Just over two months ago, on a beautiful Thursday evening, I was sitting in the Aspen Music Festival and School’s Benedict Music Tent, feeling as homesick as a person can while surrounded by all the natural wonder and considerably cooler climes that area of the world has to offer.
It was this time and place that gave me the first opportunity to witness Mike Mills’ “Concerto for Violin, Rock Band and String Orchestra,” written for Robert McDuffie. The performance was a thunderously majestic celebration of Georgia, sweeping up the audience in what can best be described as a righteous good noise.
McDuffie’s violin was as sweet and pure as ever, with a thrilling band of Athens rockers by his side, including musicians from Drive-By Truckers (John Neff), Bloodkin (William Tonks) and Music Hates You (Patrick Ferguson). Seeing these names on the program gave my heart a wee skip, as it was like reading a veritable who’s who of Athens musicians from the last few decades. And now we’ll get to see them on a Macon stage in just a under a week.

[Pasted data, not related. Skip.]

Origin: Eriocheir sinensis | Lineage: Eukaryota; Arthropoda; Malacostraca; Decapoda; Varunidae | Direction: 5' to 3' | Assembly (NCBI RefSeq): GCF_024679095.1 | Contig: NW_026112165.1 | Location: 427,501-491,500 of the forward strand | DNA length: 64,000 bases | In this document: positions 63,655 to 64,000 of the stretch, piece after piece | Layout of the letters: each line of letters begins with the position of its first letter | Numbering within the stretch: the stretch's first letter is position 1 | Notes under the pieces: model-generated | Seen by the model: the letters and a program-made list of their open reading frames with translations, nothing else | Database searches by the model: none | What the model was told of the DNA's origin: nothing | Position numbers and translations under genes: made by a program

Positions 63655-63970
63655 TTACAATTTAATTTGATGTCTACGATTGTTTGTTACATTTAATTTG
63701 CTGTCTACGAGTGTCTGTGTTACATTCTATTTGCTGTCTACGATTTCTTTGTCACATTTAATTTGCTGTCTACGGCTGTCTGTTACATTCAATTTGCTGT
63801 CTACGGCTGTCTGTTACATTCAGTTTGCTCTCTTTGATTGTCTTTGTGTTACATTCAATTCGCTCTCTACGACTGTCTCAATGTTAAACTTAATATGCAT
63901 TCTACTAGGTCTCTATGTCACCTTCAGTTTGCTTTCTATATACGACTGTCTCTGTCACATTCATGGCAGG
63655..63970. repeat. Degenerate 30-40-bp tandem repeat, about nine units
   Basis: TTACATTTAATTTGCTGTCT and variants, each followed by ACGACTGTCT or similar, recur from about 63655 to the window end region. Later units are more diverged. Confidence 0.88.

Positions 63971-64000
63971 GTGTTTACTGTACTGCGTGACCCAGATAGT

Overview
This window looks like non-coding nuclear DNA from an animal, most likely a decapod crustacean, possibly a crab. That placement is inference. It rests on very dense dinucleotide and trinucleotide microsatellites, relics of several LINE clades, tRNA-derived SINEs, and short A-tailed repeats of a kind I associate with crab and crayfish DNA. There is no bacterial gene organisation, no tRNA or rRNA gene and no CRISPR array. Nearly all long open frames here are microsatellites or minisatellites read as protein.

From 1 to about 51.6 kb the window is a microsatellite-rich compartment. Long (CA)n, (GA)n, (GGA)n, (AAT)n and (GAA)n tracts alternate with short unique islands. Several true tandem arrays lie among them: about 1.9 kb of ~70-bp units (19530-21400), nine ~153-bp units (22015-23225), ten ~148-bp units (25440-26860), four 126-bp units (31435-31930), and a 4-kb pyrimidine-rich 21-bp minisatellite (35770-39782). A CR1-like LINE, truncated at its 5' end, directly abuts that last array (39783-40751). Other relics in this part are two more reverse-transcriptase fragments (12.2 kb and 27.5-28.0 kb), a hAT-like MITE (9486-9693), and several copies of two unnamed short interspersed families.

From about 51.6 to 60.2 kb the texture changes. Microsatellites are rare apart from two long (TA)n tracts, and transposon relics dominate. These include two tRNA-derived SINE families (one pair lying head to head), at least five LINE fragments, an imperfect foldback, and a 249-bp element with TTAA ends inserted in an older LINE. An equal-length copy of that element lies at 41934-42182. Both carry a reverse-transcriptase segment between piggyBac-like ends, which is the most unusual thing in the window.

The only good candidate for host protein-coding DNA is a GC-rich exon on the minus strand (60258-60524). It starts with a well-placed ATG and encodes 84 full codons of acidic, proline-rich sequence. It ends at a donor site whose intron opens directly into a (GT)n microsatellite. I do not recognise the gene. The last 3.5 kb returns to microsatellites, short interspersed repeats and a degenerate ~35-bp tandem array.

Being able to see this show before the southeastern tour was an absolute privilege and a pleasure, as is being part of the organization that is responsible for bringing the production to Macon — Bragg Jam. A concerto of any kind is surely outside of Bragg Jam’s usual range of events. But as we’ve expanded in recent years, with events like Second Sunday, Bragg Jam has become a well-rounded, stable entity that can take on a huge event like this world-famous concerto.
And what better way to begin our foray into the classical-rock crossover world than with two of Macon’s most famous sons. Robert McDuffie and Mike Mills have been friends since they were teenagers, but their paths diverged when Mills left for the University of Georgia and McDuffie was accepted into the Julliard School. As the two music careers flourished, they stayed in touch, finally having their professional paths cross with this piece.
When music fans hear this piece of music, they will be transported to any number of Georgia memories: intense guitars at a hot, sweaty Athens club with a lone 40-watt bulb hanging from the ceiling; the sweet sounds of nature in the expansive, thriving Southern swampland; moss-covered trees lining dusty back roads. As an extra treat, the heart-breakingly beautiful “Nightswimming” is included in the concerto, with Mills’ piano and McDuffie’s violin entwined in a moving duet, while the string orchestra swells from behind.
It’s been a long road that has taken them literally around the world several times, but, as the last piece in this concerto tells us, “You Can Go Home Again.”
Welcome home, gentlemen.
Leila Regan-Porter is the administrative assistant at the Otis Redding Foundation, the marketing co-chair for Bragg Jam and president of the Main Street Macon board. Follow her on Twitter @theleila.com or email her at firstname.lastname@example.org.